Calc
posted by Ben .
Profit=p(p^2+33p+9)9(p^2+33p+9)+100
How do I simplify this so I can take the derivative
For Further Reading
* Calc  Michael, Sunday, November 25, 2007 at 4:17pm
Profit=p(p^2+33p+9)9(p^2+33p+9)+100
p(p^2 + 33p + 9)
Just distribute the p in.
9(p^2 + 33p + 9)
Find the derivative of the (p^2 + 33p + 9) and then multiply it by 9. You can distribute the 9 in at the beginning, but it's not necessary.
+100
The derivative of a consonant is 0.
I hope that helps. If you have any questions, let me know.
o Calc  Ben, Sunday, November 25, 2007 at 6:55pm
I got 3p^2+84p+298
Is this right?
+ Calc  Ben, Sunday, November 25, 2007 at 6:58pm
I made a mistake it should be 296 but I do not think this is right because I know I am supposed to factor this and I cannot get it to factor.
o Calc  Ben, Sunday, November 25, 2007 at 7:08pm
That is wrong too Now I got
3p^2+84p288
Is this right, I cannot figure out how to factor it though
+ Calc  Michael, Sunday, November 25, 2007 at 7:31pm
Yes, that's correct. To factor, you can take out a common number. (Take out a negative to make it easier to work with, too.) Try that, and see what you get.
* Calc  Ben, Sunday, November 25, 2007 at 7:36pm
I got 3(p^228p+96)
Now How do I factor this further I need to eventually set it equal to zero
o Calc  Michael, Sunday, November 25, 2007 at 7:42pm
Don't worry about setting it equal to 0. Since we're factoring, it is equal to 0. (You can write that = 0 in your work if you want.)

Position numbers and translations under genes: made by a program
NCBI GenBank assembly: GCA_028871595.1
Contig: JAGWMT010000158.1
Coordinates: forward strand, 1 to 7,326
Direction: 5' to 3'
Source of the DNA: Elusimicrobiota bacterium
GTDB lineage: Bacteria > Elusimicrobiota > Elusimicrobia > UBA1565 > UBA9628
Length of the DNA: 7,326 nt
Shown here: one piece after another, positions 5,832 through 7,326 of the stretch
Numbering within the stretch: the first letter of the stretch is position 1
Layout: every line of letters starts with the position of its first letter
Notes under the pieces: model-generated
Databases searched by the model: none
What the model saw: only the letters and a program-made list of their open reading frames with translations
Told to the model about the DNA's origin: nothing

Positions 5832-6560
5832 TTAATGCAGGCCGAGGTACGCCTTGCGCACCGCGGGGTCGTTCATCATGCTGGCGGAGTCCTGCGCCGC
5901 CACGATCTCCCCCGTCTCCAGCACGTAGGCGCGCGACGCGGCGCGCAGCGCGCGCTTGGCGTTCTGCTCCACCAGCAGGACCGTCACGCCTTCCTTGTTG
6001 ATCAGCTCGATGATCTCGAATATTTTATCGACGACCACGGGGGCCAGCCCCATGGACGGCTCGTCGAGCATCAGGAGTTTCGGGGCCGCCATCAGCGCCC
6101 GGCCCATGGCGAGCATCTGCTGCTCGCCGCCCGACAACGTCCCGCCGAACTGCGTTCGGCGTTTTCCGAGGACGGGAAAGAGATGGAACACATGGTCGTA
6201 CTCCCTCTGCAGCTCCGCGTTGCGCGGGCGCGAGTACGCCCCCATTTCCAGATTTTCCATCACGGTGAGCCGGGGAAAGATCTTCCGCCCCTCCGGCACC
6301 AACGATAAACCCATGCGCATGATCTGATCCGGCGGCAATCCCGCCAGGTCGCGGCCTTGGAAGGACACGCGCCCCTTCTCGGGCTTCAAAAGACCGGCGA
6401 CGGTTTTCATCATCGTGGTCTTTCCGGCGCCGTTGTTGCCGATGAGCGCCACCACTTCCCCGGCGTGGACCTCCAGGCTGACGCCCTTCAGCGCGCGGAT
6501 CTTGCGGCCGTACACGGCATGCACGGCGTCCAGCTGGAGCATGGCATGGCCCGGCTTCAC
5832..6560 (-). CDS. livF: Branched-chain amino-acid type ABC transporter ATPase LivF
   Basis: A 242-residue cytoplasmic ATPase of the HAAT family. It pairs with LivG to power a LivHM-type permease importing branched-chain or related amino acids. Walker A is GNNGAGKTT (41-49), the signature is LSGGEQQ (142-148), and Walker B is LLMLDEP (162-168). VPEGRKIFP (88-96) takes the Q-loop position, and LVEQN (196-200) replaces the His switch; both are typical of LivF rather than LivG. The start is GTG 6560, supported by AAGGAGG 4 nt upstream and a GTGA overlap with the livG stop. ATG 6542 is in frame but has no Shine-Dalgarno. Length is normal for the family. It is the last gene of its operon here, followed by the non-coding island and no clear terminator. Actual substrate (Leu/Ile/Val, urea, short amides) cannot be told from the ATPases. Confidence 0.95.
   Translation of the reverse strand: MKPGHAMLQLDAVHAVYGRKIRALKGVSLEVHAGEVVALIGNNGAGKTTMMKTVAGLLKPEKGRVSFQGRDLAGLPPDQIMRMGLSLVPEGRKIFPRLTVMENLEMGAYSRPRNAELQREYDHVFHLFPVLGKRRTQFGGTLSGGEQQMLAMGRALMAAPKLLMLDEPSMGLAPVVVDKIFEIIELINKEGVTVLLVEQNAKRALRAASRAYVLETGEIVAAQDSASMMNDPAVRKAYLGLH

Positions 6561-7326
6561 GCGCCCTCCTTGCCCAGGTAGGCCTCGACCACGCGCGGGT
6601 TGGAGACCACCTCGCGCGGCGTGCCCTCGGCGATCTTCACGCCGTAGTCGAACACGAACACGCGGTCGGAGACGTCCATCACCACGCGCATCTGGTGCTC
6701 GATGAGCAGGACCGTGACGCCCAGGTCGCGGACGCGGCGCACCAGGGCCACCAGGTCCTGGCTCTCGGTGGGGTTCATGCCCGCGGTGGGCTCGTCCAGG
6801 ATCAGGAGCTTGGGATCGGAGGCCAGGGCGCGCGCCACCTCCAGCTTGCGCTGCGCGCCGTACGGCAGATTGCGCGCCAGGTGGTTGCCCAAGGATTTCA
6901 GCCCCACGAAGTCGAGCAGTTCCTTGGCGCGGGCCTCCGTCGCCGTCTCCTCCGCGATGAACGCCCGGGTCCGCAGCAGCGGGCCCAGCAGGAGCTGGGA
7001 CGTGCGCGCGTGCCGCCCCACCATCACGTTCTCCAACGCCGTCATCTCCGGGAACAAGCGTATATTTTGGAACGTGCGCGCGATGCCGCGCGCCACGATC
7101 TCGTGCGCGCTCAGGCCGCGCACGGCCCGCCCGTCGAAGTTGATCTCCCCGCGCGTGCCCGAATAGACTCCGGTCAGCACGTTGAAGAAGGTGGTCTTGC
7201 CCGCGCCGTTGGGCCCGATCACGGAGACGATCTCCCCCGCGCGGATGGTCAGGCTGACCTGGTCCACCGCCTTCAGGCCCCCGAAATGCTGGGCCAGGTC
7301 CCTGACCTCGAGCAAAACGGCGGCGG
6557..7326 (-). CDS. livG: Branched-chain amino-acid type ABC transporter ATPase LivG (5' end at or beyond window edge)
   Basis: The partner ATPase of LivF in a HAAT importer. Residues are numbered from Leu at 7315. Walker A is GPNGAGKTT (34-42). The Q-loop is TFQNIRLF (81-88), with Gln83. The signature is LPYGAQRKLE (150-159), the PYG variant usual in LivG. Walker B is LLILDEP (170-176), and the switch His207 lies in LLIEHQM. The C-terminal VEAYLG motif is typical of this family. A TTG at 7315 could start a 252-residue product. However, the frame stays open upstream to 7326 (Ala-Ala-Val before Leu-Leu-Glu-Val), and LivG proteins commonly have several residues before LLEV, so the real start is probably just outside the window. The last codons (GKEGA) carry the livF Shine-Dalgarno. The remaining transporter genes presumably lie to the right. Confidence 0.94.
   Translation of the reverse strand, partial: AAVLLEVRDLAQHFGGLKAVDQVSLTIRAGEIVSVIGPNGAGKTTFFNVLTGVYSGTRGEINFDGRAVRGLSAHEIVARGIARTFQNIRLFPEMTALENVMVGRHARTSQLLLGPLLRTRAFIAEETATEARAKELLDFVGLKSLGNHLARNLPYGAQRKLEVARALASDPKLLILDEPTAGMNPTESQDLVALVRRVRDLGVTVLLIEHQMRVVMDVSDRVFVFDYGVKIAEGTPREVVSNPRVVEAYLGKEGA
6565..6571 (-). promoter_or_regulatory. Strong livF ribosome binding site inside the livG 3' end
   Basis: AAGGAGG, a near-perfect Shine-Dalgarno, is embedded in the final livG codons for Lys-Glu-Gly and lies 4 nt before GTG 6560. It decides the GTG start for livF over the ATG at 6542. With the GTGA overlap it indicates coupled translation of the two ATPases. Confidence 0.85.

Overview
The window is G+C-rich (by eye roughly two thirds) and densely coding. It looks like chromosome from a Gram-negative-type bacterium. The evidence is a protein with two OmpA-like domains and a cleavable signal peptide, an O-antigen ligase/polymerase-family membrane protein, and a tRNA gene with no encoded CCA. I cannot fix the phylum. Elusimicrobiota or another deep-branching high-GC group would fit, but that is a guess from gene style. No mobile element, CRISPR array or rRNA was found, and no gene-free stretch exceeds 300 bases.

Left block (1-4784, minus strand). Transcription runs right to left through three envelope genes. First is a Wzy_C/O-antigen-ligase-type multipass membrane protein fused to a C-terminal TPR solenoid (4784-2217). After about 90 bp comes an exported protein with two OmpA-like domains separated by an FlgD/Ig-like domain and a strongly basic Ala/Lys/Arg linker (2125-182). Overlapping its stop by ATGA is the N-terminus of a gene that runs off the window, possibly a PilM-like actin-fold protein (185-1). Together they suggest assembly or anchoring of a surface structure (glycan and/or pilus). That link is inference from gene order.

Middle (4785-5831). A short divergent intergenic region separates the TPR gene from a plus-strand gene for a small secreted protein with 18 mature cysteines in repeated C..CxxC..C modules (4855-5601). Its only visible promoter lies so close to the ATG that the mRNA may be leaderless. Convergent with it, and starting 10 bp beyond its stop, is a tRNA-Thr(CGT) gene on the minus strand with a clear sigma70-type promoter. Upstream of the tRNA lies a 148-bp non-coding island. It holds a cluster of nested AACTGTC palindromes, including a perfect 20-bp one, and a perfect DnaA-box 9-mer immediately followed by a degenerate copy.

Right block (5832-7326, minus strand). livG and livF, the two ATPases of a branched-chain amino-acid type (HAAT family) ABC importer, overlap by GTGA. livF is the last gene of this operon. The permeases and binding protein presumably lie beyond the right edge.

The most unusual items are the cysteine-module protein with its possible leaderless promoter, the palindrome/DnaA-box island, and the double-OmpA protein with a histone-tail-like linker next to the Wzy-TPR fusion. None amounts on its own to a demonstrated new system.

That's difficult to continue factoring. Here's a hint: 4 x 24 is 96.
+ Calc  Ben, Sunday, November 25, 2007 at 7:58pm
Wait, the other one is wrong, it is
3(p24)(p4).
So the max possible weekly profit is $24 dollars???
Now how do I determine the max possible weekly profit and be certain the profit is maximized?
* Calc  Ben, Sunday, November 25, 2007 at 7:54pm
So is it 3(p24)(p+4)
I have to find which will give me my largest profit so I need to set them equal to zero. That would then be $24, right?
How do I determine max possible weekly profit?
o Calc  Michael, Sunday, November 25, 2007 at 8:02pm
Don't forget that factoring gives you the xintercepts of an equation. Maxima are the highest and lowest yvalues.
Have you learned the First Derivative Test?
+ Calc  Ben, Sunday, November 25, 2007 at 8:06pm
No, But should I charge $24 to get the largest weekly profit?

3(p24)(p+4) = 0
Solve that for p. You should get two answers.
Then, plug each of those into your original PROFIT equation to get the max. 
I got 24 and 4.

p  24 = 0, p + 4 = 0
p = 24, p = 4
Then, plug each of those into your original PROFIT equation to get the max. 
With 4 I got 508 and with 24 I got 6893
What did I do wrong? This makes no sense 
Profit=p(p^2+33p+9)9(p^2+33p+9)+100
If you plugged it into that, check your algebra. 
I got 20755 when I plugged 24 in and 685 when I plugged 4 in, is this correct?

No, that's still not right. You should have plugged in 24 and NEGATIVE 4.
Anyway, forget the 4. p=24 will give you the greatest profit. All you have to do is plug and chug. 
But how is it 4, I am confused

We were solving 3(p24)(p+4) = 0.
We do that by setting each parenthesis equal to 0.
p + 4 = 0
Subtract 4 from both sides.
p = 4 
okay sorry. How can I be certain that the profit is being maximized?

I'm not sure. Try the general justification for a maximum:
The derivative is changing from negative to positive.
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